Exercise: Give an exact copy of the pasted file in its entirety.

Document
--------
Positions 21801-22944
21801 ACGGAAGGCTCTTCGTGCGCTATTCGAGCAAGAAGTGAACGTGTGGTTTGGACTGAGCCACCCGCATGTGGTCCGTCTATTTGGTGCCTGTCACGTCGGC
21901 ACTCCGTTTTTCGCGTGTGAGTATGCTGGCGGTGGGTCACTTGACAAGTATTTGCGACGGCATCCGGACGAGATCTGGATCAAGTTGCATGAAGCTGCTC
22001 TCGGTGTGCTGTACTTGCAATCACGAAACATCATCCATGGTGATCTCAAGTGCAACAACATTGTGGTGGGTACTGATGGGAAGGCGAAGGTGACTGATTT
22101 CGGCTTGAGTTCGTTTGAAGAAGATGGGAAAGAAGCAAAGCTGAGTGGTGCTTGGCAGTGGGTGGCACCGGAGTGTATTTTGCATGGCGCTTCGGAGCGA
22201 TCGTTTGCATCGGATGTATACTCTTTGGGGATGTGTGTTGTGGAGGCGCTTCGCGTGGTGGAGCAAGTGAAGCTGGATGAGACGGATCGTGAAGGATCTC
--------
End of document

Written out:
Positions 21801-22944
21801 ACGGAAGGCTCTTCGTGCGCTATTCGAGCAAGAAGTGAACGTGTGGTTTGGACTGAGCCACCCGCATGTGGTCCGTCTATTTGGTGCCTGTCACGTCGGC
21901 ACTCCGTTTTTCGCGTGTGAGTATGCTGGCGGTGGGTCACTTGACAAGTATTTGCGACGGCATCCGGACGAGATCTGGATCAAGTTGCATGAAGCTGCTC
22001 TCGGTGTGCTGTACTTGCAATCACGAAACATCATCCATGGTGATCTCAAGTGCAACAACATTGTGGTGGGTACTGATGGGAAGGCGAAGGTGACTGATTT
22101 CGGCTTGAGTTCGTTTGAAGAAGATGGGAAAGAAGCAAAGCTGAGTGGTGCTTGGCAGTGGGTGGCACCGGAGTGTATTTTGCATGGCGCTTCGGAGCGA
22201 TCGTTTGCATCGGATGTATACTCTTTGGGGATGTGTGTTGTGGAGGCGCTTCGCGTGGTGGAGCAAGTGAAGCTGGATGAGACGGATCGTGAAGGATCTC